Arrays


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In Class Exercises (ICEs)

Part 1: Declaring, Initializing and Displaying an Array

Create a new page, along with a JavaScript file that the page uses.  Declare an array named myFamily using the new Array syntax. Initialize the array with the first names of your family members by passing in the names as strings to the constructor function.

When the user clicks on a button, use a for loop to display the names stored in myFamily on the page somewhere.

Part 2: Declaring an Empty Array and Assigning Elements to it

Copy the previous part, so that you can keep your work for the prior part AND have a new copy to do this exercise on.

Instead of initializing the array using the Array() constructor function, use the constructor syntax (the one that uses the square brackets) to declare an empty array. Initialize the array by assigning the names of your family members to individual array elements starting with element 0.

In the loop that displays the contents of the array, make sure that you use the length property of the array to figure out how many times to iterate. From this point forwards, you should always use the length property (rather than a ‘hard-coded’ number) to figure out how many times to loop.

Then, assign more names to the array and verify that they're all being displayed by the loop without having to alter any of the loop control statements.

Part 3: Making Use of built-in JavaScript methods: Array Methods: concat(), join(), slice()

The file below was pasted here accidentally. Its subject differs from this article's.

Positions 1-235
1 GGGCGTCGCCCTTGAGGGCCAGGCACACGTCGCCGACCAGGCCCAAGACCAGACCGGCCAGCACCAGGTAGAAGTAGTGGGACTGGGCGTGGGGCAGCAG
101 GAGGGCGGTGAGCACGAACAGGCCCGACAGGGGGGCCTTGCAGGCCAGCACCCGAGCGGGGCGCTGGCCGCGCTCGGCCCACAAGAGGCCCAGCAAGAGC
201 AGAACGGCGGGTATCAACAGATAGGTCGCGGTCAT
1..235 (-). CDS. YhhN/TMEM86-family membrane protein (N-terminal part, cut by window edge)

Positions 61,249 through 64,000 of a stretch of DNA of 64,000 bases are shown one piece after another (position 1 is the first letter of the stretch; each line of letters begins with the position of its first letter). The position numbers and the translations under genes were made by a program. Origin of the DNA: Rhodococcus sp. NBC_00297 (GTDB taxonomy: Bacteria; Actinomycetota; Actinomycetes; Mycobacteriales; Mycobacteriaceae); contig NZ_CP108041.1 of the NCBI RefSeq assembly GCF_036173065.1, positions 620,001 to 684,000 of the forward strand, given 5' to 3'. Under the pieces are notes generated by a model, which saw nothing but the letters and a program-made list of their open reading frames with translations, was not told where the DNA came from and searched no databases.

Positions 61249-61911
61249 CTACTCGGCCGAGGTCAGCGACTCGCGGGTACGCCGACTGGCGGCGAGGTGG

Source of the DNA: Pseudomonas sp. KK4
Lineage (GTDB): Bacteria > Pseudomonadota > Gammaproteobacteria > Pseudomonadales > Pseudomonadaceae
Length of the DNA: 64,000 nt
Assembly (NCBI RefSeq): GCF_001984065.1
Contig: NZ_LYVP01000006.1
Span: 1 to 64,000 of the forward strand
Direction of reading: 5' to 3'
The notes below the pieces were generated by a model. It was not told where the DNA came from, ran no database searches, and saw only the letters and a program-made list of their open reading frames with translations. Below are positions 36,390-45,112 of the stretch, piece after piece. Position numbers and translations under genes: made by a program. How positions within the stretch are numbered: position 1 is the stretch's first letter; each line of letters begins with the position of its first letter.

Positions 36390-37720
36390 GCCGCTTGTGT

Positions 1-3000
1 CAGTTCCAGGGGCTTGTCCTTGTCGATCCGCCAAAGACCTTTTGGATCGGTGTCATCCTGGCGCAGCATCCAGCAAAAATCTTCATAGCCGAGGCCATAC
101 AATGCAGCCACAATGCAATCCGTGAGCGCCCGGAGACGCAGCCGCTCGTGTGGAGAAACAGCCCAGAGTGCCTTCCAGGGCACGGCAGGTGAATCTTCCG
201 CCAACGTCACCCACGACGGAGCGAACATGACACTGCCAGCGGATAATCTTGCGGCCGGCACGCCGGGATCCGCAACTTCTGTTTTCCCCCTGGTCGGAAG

Part 3.1:  First, you’ll need to find information on each of these methods.  Probably the easiest way to do this is to use a search engine (like Google), and type in something like “javascript concat”.  Briefly look over the first couple of results, and see which one(s) give you a good description of what the function does, and how to use it (including code samples, ideally).  Once you’ve found that, you should go to the next part.

Part 3.2: In the head section of a page, declare two arrays of numbers. Initialize each of them with a random selection of about 5 values.

Using the predefined array methods listed above (concat, join, etc), write JavaScript statements that perform the following tasks:

Display the results of each of these tasks to the document to verify that they were performed correctly.   Make sure to use a loop (for loop or while loop – your choice) when displaying the results

Part 4: Making Use of built-in JavaScript methods: Independent Investigation

You should look online for a page that lists the methods that the JavaScript Array provides for you (several such pages are provided on the course website).  Skim the list and see if anything looks interesting, then pick a couple of functions to investigate in greater detail.

Make sure that you actually use the function in an actual web page - adding this function to the page you built for the prior exercise would be a good way to go.

Part 5: Sorting an Array of strings using JavaScript's built-in Sort function

Create a page that contains an array, and store several (5+) different strings within it.  Make sure that the strings are stored in a jumbled, random order.  Something like ["Hotel", "Alpha", "Zebra", "Tagno", "Whiskey", "Foxtrot", "Echo"] would be great.  Next, use the built-in sort method to reorder the numbers,.  Print out the contents of the array to the web page, then sort the array, then display the now-sorted contents of the array.

Next, add a textbox and button to the page. When the user clicks on the button a click event handler should add whatever's in the textbox to an array (the array should start out empty).  You should then display the contents of the array on the page, but  make sure to display all the elements of the array in sorted order on the page.